John Owen is quoted, ” Three things are usually pleaded in the justification of the observance of such rites and ceremonies in the worship of God: First, that they tend unto the furtherance of the devotion of the worshipers; secondly, that they render the worship itself comely and beautiful; thirdly, that they are the preservers of order in the celebration thereof. And therefore on these accounts they may be instituted or appointed by some, and observed by all.”

Owen recognizes that some are changing the biblical order and practice by instituting what they like forcing others to observe and practice it. I see the regulative principle as freeing me from observing false traditions, human forms of piety, etc.) Owen hits the nail on the head with swift efficiency. All three points tend toward the preferences of man, they are man centered, rather than centered in the word of God.

Considering Deuteronomy: 12:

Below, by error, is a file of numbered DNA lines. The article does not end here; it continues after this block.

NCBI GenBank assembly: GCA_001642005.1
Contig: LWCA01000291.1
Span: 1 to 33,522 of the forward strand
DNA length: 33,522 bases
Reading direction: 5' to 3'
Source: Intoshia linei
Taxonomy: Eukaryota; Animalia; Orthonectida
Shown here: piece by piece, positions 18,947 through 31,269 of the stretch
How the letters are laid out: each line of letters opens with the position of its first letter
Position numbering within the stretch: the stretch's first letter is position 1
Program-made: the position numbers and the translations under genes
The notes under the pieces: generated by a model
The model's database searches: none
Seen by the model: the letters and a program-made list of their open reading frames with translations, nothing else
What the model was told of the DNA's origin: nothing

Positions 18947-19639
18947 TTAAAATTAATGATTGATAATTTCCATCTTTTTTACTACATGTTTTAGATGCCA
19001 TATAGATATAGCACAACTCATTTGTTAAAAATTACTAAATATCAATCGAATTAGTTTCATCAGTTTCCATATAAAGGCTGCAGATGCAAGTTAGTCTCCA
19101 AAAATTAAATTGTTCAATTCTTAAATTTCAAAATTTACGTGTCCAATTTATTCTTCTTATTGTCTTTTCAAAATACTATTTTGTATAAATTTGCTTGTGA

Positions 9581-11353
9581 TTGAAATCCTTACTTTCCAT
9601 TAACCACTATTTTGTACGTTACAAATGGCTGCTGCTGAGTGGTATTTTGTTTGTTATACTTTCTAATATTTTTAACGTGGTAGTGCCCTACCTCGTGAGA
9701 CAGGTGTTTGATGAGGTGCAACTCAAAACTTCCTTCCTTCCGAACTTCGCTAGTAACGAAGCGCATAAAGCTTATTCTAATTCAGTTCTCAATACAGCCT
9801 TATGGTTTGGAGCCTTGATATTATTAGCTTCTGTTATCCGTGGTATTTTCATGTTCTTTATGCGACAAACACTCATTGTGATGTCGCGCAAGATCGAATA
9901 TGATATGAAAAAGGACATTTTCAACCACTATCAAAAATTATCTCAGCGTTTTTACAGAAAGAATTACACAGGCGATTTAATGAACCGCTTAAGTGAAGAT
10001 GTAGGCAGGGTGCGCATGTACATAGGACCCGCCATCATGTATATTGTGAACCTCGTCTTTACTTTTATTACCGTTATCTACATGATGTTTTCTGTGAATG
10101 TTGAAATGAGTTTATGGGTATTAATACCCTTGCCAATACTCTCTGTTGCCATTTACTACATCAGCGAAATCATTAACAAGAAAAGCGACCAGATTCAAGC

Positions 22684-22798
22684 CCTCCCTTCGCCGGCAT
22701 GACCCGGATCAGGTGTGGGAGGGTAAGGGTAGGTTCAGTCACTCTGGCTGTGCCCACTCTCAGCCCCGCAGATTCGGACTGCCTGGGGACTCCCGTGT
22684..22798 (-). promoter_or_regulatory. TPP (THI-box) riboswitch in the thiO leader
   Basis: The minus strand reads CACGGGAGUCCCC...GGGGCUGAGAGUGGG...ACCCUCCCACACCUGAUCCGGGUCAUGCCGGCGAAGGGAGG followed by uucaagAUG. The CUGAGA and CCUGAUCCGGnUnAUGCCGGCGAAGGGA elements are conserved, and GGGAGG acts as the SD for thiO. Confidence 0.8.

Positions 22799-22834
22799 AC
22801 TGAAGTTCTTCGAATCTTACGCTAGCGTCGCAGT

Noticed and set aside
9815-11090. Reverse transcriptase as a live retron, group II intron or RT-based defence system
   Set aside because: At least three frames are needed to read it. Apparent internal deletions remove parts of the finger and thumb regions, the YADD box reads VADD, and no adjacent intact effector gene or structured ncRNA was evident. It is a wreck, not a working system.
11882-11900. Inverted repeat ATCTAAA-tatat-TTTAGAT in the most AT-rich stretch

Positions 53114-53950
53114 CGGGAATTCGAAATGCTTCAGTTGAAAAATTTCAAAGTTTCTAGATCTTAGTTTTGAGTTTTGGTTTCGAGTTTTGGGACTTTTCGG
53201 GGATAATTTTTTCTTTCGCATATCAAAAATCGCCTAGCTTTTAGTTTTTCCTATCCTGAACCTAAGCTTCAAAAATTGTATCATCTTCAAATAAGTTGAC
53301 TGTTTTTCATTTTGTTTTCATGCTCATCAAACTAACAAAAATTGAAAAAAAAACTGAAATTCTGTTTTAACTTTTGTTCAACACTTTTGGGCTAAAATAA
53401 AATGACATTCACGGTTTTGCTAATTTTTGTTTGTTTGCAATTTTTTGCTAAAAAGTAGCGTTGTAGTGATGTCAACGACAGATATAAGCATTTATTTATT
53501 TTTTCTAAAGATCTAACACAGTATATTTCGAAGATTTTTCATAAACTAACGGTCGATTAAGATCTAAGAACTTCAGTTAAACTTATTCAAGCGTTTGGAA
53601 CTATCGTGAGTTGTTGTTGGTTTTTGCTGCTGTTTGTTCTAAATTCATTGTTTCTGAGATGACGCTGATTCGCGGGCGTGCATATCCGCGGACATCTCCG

21. If the place which the LORD thy God hath chosen to put his name there be too far from thee, then thou shalt kill of thy herd and of thy flock, which the LORD hath given thee, as I have commanded thee, and thou shalt eat in thy gates whatsoever thy soul lusteth after. 22. Even as the roebuck and the hart is eaten, so thou shalt eat them: the unclean and the clean shall eat of them alike. 23. Only be sure that thou eat not the blood: for the blood is the life; and thou mayest not eat the life with the flesh. 24. Thou shalt not eat it; thou shalt pour it upon the earth as water. 25. Thou shalt not eat it; that it may go well with thee, and with thy children after thee, when thou shalt do that which is right in the sight of the LORD. 26. Only thy holy things which thou hast, and thy vows, thou shalt take, and go unto the place which the LORD shall choose: 27. And thou shalt offer thy burnt offerings, the flesh and the blood, upon the altar of the LORD thy God: and the blood of thy sacrifices shall be poured out upon the altar of the LORD thy God, and thou shalt eat the flesh. 28. Observe and hear all these words which I command thee, that it may go well with thee, and with thy children after thee for ever, when thou doest that which is good and right in the sight of the LORD thy God. 29. When the LORD thy God shall cut off the nations from before thee, whither thou goest to possess them, and thou succeedest them, and dwellest in their land; 30. Take heed to thyself that thou be not snared by following them, after that they be destroyed from before thee; and that thou inquire not after their gods, saying, How did these nations serve their gods? even so will I do likewise. 31. Thou shalt not do so unto the LORD thy God: for every abomination to the LORD, which he hateth, have they done unto their gods; for even their sons and their daughters they have burnt in the fire to their gods. 32. What thing soever I command you, observe to do it: thou shalt not add thereto, nor diminish from it.